Legacy Society member, James C. "Beau" Brincefield, Jr., Esq. (C'63, L'66), ruefully remembers the time he had actress Kathleen Turner on trial for murder. "If I had just one decent witness, I could have fried her," he said. "But as fate would have it, each of my witnesses came unraveled on the stand for various and sundry reasons."
The "trial" was part of Serial Mom, a big-screen comedy starring Turner as a murderous suburban housewife and Jim-or rather, Beau James, his stage name drawn from a Bob Hope movie—as a prosecuting attorney.
In addition to his thriving law practice with Brincefield, Hartnett, P.C. in Old Town Alexandria, Virginia, Beau is a part-time professional actor who has appeared in numerous stage, movie and television productions since 1990.
Highlights have included playing a politically incorrect detective in TV's Homicide: Life On the Streets; a heart attack victim in an American Heart Association commercial; and a white surgeon whose friendship with a black protégé resulted in the two of them pioneering open heart surgery in PBS's Partners of the Heart.
"Creative work of any kind enriches and impacts on every part of your life," said Beau, 63, a native of Washington, DC. "For me to have gone into acting or music (my greatest love) full-time would have been selfish and self-indulgent. As a lawyer, I have the ability to change things for people who don't have the power to change things for themselves."
Beau was first bitten by the acting bug at Georgetown Prep. He even won an acting scholarship to Catholic University. But a basketball scholarship drew him instead to Georgetown, where he played guard "and was always the shortest guy on the court." He played against such future pros as John Thompson and Tom Hoover, although he remembered the Hoyas at the time as "pitiful."
Off the court, his Georgetown instructors had much better success. "The Jesuits gave me a constellation of stars by which to guide my life … honesty, integrity, courage, and hard work," Beau said. "When you go through life in that little boat on that big ocean, you go through some pretty bad storms. Sometimes those stars get obscured. But sooner or later, you're able to see through the clouds and see the points of reference that tell you where you are and where you want to go."
During one particularly bad "storm" his freshman year, Beau juggled the deaths of his grandparents and his stepfather's heart attack. He was in danger of flunking out. One of his English professors kept giving him more time to finish a paper.
"Had he flunked me, I would have flunked out of school and left, " said a grateful Beau, who "worked like a dog" from that point on. "Had it not been for that man, my whole life would probably have been a whole lot different."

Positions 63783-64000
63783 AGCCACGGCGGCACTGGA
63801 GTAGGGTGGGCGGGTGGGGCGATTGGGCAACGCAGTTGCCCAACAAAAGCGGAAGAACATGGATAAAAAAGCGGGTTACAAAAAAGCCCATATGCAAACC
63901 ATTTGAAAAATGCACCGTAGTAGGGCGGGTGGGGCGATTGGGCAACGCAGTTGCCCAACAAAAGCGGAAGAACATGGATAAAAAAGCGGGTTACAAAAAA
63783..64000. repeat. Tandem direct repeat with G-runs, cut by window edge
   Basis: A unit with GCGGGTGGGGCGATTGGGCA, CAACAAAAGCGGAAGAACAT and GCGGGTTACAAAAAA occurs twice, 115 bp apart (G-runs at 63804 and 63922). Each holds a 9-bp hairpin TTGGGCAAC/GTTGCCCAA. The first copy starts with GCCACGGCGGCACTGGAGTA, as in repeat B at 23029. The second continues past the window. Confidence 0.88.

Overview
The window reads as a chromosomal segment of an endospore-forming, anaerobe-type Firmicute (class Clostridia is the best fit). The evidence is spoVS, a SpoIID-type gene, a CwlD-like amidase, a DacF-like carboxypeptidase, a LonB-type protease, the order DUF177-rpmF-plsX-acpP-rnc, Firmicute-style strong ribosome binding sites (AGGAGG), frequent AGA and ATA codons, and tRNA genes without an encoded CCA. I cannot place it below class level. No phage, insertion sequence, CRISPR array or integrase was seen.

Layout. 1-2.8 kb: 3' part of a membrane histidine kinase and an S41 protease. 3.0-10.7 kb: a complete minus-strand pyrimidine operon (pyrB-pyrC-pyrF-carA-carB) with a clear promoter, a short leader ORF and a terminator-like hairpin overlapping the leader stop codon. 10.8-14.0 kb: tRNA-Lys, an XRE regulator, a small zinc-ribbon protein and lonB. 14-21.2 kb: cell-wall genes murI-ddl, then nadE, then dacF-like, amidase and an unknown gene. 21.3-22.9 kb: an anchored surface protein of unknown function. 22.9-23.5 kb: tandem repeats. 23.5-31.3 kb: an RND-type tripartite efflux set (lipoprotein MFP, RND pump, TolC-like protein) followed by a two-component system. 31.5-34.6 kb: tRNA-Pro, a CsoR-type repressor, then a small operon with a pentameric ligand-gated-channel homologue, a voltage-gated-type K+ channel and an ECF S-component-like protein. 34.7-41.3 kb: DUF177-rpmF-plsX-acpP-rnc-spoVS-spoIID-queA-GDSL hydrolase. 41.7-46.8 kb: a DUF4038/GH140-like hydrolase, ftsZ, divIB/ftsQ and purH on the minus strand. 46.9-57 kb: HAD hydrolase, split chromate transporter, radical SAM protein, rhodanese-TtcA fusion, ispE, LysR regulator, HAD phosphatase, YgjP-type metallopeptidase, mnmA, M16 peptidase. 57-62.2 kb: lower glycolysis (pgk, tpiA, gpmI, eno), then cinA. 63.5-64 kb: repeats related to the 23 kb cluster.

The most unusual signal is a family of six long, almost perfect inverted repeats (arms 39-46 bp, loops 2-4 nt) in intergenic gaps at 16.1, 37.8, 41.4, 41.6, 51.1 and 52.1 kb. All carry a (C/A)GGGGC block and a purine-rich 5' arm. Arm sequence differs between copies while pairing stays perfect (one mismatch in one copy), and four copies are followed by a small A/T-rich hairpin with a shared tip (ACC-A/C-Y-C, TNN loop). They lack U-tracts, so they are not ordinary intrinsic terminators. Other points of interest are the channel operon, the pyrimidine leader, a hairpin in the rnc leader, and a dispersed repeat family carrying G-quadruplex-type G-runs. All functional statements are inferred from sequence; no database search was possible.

Because several members of his family were involved in residential development, Beau worked in construction and received a real estate brokers' license. He used his real estate connections as a source for legal clients after he graduated from law school and was admitted to the Bars of Virginia and the District of Columbia in 1966. In 1976, he was awarded a dual Master's Degree (in Science in Real Estate and in Business Administration in Finance) from the American University Graduate School of Business.
For the last 25 years, his law firm has provided basic legal services on real estate purchases, personal injury cases, divorces and other matters to "Jane and John Q. Public." The firm, which has grown from two to ten lawyers, prides itself on being client-centered.
"If you ask me to describe the secret of success for a lawyer, I'd say it's really caring about your client and wanting to do good for them," Beau said. "I see our [legal] system as one in which a lawyer participates under a grant of extraordinary privilege…as a person responsible for trying to see that the laws are implemented in a fair and proper way. I haven't changed the world, but I've done the best I could to help my clients get a fair shake."
In a similar fashion, Beau wants to help future generations of Georgetown students get a fair shake. He wants to ensure the highest-quality Jesuit education by including a bequest to Georgetown in his will.
"My grandfather Pappy always said, ‘You can't just keep harvesting all the time—sometimes you gotta sow,'" Beau said. "He meant that you have to put things back into the soil to grow a crop for a future generation. That's all I'm trying to do—put a little something back, in my own way, to make sure there's a good crop for the next generation."
As one of nearly 1,000 members of the Georgetown family who has thoughtfully included a gift to Georgetown in their estate plans, Beau is a valued member of Georgetown's Legacy Society.For more information on gift planning, please call 800-347-8067 or 202-687-3697, e-mail firstname.lastname@example.org, or explore the gift planning Web site.
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